GELLERMAN: So, Dr. Sparks has Southern Europe seen new insects coming up from further south than they are?
SPARKS: Yes, certainly I mean, there’s been a shift both towards the poles and up mountain sides as well. So, we’ve seen species that are getting, um, further up mountains than they used to be, um, and we’ve also seen some new species in Southern Europe. We know more perhaps about Gibraltar and um. They now have their own population of monarch butterflies. Interestingly in Gibraltar it’s not migratory so it’s a resident species in Gibraltar before is was present on the Canary Islands out in the Atlantic and it now seems to have become resident in Gibraltar.
GELLERMAN: Dr. Sparks, I understand that you model your data on a computer. Um what does that model look like?
SPARKS: Well, the sorts of models that I use are statistical models. Where we’re actually looking at changes and we’re trying to relate those changes to temperature effectively. And what we’d ultimately be liking to do is predict in the future by how much things will change as the temperature will continue to increase.
GELLERMAN: Are you at your computer now?
SPARKS: I am.
GELLERMAN: Ah, can you pull up a model for me?
SPARKS: Ok, for instance I can look at my computer at the moment and I’m currently working on two bird species: Sand Martin and Swallow. And I can clearly see that the Sand Martin which used to arrive at the beginning of April, 50 years ago is now arriving about 20 days earlier than that. And that’s a big change over a relatively short time span.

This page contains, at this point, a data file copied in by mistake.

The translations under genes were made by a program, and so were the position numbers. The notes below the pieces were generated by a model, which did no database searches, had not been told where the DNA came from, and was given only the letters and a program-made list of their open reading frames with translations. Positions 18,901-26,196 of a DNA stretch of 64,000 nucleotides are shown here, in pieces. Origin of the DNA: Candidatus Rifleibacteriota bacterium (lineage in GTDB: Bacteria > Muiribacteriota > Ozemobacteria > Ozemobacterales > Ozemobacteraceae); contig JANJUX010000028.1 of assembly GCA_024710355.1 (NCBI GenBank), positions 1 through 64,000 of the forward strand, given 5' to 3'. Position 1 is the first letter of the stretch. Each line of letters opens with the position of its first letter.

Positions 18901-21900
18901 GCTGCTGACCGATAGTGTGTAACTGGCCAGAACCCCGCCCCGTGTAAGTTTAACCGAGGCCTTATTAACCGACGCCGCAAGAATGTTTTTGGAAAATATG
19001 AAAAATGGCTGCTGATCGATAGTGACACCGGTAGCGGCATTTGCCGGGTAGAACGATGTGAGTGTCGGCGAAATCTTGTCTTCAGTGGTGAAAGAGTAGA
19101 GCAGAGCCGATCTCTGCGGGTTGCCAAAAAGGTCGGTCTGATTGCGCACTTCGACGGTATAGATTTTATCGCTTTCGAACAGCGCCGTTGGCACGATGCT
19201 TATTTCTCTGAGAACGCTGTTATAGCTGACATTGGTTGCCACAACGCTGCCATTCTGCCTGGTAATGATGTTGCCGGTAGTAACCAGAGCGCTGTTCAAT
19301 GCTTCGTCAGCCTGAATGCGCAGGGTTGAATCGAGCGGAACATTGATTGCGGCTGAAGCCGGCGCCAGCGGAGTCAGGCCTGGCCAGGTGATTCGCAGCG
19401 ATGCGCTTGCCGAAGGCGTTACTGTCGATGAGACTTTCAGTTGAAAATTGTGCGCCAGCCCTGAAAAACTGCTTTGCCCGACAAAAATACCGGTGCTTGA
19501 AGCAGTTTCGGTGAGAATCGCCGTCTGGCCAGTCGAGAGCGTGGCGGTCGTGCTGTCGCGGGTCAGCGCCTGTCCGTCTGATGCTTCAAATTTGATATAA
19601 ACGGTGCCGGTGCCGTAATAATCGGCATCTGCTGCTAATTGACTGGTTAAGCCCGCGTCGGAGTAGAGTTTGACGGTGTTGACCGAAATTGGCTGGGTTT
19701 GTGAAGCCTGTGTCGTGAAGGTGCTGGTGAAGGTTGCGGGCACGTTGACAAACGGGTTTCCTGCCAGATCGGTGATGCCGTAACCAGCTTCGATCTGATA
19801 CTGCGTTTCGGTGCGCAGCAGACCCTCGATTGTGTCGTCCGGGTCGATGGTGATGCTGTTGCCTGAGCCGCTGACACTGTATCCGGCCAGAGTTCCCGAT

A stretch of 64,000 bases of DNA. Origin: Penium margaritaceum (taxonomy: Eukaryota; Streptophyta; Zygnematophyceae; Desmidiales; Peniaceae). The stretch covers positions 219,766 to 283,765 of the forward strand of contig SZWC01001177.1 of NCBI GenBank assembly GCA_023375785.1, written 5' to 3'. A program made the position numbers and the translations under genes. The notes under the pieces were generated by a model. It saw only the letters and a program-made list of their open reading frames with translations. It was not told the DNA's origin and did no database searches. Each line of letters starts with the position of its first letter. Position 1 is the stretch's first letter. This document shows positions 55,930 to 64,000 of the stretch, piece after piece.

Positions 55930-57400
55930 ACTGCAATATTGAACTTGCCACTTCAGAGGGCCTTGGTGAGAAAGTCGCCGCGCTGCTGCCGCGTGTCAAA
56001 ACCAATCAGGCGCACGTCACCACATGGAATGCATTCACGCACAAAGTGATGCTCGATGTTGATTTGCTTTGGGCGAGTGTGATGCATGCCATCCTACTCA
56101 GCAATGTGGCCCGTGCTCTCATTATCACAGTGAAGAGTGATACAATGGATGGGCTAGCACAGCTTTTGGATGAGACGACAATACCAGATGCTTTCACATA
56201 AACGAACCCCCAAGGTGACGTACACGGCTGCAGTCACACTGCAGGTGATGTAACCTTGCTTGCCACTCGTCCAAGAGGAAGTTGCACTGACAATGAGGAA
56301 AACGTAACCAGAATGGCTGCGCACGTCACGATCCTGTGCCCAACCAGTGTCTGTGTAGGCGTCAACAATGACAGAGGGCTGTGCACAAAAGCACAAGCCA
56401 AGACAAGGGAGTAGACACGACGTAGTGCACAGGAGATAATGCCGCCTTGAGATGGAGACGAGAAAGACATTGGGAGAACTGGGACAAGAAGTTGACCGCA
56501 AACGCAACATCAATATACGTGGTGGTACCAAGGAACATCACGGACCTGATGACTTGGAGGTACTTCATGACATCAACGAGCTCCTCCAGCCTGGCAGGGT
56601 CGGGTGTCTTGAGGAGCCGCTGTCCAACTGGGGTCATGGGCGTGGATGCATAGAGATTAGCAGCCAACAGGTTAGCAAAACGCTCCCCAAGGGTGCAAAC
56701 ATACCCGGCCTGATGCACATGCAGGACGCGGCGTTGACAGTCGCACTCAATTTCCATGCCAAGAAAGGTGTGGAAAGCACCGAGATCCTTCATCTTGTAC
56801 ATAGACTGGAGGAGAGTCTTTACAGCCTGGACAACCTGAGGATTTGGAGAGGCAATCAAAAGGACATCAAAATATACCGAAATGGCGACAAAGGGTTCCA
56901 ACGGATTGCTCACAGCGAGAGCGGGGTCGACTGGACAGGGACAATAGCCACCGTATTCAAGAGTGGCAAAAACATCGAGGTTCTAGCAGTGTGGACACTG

GELLERMAN: That’s going to really change the ecology of well, Great Britain if not the rest of Europe.
SPARKS: Yes, I mean we’ve already seen a few examples of species that have been migratory starting to settle. Two classic examples in birds are the Chiffchaff and the Black Cap, both warblers which are now present in large numbers in Britain during the winter. But we’ve also seen a few migratory butterflies, the Red Admiral and the Clouded Yellow which traditionally, um, haven’t survived a winter in this country are now being able to do so. So they’re present in the country all year round.
GELLERMAN: These butterflies and moths have some great names. You mentioned Clouded Yellow, Red Admirals.
GELLERMAN: The Hoary Footman?
SPARKS: (laughs) Well the Hoary Footman’s a moth. Yeah, there are big changes going on now, very big changes and we’ve only had really modest climate warming so far, about a degree. You know there’s a lot more that’s going to happen in the future.
GELLERMAN: Dr. Tim Sparks is an environmental scientist at the Center for Ecology and Hydrology in Monks Wood, Cambridgeshire Britain. Dr. Sparks thank you very much.
SPARKS: My pleasure thank you.